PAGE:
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Kaipa - Children Of The Sounds CD (album) cover

CHILDREN OF THE SOUNDS

Kaipa

 

Symphonic Prog

3.88 | 116 ratings

From Progarchives.com, the ultimate progressive rock music website

Aussie-Byrd-Brother
Special Collaborator
Rock Progressivo Italiano Team
4 stars Legendary Seventies Swedish proggers Kaipa reformed back in the early years of the new millennium around two of the original members, founding keyboardist Hans Lundin and future Flower Kings guitarist Roine Stolt, with the duo delivering `Notes from the Past' in 2002. Since that time, Stolt has departed once again after 2005's `Mindrevolutions', even going on to form a related splinter group Kaipa Da Capo in the last couple of years, but Lundin has carried on forging a whole new unique sound for this modern Kaipa. This distinctive fresh identity is especially aided by Ritual's vocalist Patrik Lundstr÷m, Flower Kings/Karmakanic/The Tangent bass player extraordinaire Jonas Reingold and spirited female singer Aleena Gibson, and it is mostly this line-up that has remained in place for several years now, delivering another fine symphonic folk work here, `Children of the Sounds', in 2017.

Both opener `Children Of The Sounds' and the seventeen minute `On the Edge of New Horizons' instantly call to mind plenty of modern Kaipa songs of the last decade, as well as setting the template for much of the disc, with luxurious acoustic guitars and grandiose synth passages weaving bombastic folk-flecked prog-rock symphonies. The prettiness is ingrained to propulsive electric guitar soloing (sometimes briefly drifting into jazz-fusion territory), Jonas' fluid and thick bass backing and Morgan ┼gren's busy complex drumming, and Patrik's Freddie Mercury-esque tone remains commanding with conviction while Aleena retains her boisterous hippie-chick colour and spunk! Stolt's replacement for several albums now, talented guitarist Per Nilsson, brings a heavier attack than his predecessor of many albums back, perhaps unsurprisingly due to his heavy metal background with Scar Symmetry and more recently Meshuggah, but he offers a very unique, curiously weighty backing to the fanciful acoustic folk passages here. Lyrically, there's a welcome positivity to the words that constantly focus on nature, nostalgia and spirit, with examples like `We are descendants of the sound cloud', `We are universal soldiers of art, the guardians of light' giving a good idea to the mindset the modern version of Kaipa operates from.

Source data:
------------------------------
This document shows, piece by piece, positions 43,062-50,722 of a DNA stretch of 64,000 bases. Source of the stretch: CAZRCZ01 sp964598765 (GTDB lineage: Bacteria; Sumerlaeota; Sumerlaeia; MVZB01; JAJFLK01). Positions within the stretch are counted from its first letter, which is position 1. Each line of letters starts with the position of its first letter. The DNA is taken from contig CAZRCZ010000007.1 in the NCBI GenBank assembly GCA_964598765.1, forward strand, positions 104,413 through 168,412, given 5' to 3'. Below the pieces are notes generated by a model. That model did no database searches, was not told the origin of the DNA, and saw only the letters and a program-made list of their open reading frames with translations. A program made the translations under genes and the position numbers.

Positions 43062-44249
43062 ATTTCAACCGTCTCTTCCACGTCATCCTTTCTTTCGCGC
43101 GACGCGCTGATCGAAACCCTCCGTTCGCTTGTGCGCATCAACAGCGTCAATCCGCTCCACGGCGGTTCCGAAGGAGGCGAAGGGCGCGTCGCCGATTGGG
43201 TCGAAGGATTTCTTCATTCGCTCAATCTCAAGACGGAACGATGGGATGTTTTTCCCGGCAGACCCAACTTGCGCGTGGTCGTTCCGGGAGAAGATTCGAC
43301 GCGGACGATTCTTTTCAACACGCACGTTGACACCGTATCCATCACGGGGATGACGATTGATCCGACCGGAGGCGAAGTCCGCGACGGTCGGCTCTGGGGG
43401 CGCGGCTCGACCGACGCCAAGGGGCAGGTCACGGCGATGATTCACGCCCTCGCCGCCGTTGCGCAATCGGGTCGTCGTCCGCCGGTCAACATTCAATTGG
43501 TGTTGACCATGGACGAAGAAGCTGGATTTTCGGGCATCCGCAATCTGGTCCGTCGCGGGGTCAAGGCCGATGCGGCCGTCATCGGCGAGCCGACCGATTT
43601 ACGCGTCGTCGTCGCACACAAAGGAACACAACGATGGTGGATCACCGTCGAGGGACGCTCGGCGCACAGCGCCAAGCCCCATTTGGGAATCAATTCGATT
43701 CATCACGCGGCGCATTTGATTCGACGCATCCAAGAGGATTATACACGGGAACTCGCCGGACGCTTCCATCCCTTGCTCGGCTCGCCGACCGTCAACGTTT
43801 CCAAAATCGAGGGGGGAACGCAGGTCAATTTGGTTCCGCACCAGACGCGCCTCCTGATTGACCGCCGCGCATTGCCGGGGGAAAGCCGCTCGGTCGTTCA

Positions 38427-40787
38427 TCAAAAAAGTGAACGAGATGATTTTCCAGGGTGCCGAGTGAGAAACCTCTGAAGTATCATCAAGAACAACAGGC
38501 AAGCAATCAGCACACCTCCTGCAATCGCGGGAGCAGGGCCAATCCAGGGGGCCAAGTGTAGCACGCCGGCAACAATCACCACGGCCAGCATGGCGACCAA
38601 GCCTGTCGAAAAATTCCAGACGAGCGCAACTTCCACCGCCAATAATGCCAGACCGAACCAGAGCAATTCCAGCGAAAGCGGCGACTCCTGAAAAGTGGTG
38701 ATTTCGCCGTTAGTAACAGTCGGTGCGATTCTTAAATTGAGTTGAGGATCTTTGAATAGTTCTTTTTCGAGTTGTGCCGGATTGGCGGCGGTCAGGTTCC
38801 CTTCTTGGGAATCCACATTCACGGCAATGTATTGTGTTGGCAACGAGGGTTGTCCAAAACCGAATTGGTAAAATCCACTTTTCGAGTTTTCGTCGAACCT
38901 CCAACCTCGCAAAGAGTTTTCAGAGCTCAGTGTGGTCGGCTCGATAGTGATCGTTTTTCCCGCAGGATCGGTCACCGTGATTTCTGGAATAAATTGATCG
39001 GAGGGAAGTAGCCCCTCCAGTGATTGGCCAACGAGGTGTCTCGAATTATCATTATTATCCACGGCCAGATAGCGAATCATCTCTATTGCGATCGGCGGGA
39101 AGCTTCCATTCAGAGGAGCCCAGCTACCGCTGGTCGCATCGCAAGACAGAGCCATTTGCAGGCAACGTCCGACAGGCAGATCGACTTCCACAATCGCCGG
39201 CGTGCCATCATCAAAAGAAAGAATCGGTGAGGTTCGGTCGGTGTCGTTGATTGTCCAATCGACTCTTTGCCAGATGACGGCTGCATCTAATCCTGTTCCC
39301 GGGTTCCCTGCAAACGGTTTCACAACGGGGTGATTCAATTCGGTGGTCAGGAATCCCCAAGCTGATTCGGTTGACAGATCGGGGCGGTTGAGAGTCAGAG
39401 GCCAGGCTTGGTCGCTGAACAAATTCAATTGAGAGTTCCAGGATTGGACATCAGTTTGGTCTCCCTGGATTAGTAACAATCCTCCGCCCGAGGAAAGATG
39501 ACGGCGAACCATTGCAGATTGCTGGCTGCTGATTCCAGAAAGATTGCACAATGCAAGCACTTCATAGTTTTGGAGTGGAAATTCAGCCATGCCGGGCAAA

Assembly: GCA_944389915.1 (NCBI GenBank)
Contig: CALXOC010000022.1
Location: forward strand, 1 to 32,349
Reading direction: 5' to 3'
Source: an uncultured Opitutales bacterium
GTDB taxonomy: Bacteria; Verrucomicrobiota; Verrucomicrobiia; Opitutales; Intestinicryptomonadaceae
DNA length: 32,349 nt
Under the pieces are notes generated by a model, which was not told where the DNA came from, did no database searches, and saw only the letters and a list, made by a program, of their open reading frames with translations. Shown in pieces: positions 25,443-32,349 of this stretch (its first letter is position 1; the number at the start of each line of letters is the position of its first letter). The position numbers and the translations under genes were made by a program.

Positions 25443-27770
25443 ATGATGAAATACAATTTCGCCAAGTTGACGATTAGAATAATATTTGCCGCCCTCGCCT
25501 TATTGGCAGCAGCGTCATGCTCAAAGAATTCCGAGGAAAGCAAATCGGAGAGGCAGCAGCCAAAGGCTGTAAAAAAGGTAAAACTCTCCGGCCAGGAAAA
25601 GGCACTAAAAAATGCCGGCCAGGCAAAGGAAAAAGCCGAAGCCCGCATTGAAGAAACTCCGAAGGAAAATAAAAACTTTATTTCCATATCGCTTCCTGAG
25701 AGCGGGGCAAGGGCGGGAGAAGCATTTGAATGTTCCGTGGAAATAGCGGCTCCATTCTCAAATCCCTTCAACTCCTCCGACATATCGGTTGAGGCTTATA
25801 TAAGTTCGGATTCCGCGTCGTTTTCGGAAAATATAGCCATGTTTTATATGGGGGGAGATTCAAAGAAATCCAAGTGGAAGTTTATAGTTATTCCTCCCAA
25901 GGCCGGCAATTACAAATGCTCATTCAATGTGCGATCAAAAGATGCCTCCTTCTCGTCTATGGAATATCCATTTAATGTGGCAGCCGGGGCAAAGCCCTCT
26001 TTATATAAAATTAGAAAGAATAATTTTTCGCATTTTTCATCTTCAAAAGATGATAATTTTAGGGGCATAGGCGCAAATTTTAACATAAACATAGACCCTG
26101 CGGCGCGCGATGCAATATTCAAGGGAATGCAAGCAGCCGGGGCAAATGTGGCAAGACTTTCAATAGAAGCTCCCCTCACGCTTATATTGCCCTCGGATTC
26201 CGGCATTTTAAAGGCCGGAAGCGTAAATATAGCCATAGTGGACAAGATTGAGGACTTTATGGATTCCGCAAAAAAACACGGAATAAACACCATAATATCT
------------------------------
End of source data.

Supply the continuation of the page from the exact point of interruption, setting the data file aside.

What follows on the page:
But the album really climbs to a higher level once guest Elin Rubinsztein's violin is introduced for all the remaining pieces. The near-thirteen minute lyrically reflective `Like A Serpentine' is an overall highlight of the disc, where carefully executed heavier rushes blend with a sweeping prettier whimsy of orchestral-like instrumentation, and it reminds how frequently lovely it is when Patrick and Aleena sing sweetly in unison or offer softly sighing harmonies. The shortest piece `The Shadowy Sunlight' fuses prancing violin and romantic moods with some heavier guitar bite, giving its bookended folk whimsy (the best parts of the piece) a touch of weight, conviction and light gothic flavours. Closer `What's Behind The Fields' is pounded with blustery symphonic Hammond/Mellotron blasts, with plenty of drawn out breathy vocals in between the twirling violin, jangling acoustic guitars and rambunctious drumming infiltrating the harder edged bursts, and a suitably grand extended guitar solo from Per perfectly farewells the album.

What we have with `Children of the Sounds' is another reliable and impeccably performed modern Kaipa album, however it does admittedly sound exactly like...pretty much the last six Kaipa albums in a row. The biggest diehard fans of the band likely won't mind, and newcomers discovering the group with this album will greatly enjoy it, but for others, it kind of renders the LP as `just another Kaipa album', which lets down the always superb efforts of the various performers here, and it runs the risk of some listeners becoming more disinterested in the group in the future. A definite rethink is in order here, where Lundin and his Kaipa friends need to shake up their sound and take a few more chances - perhaps they could deliver a purely acoustic work, or maybe a concept album with branching lyrical themes? Still, taken on its own merits, `Children of the Sound' remains a fine folk-flavoured symphonic work, and there's endless things to enjoy about it.

Four stars...and bonus points for Thomas Ewerhard's luscious pastoral cover art that looks especially lovely on the LP edition.

Aussie-Byrd-Brother | 4/5 |

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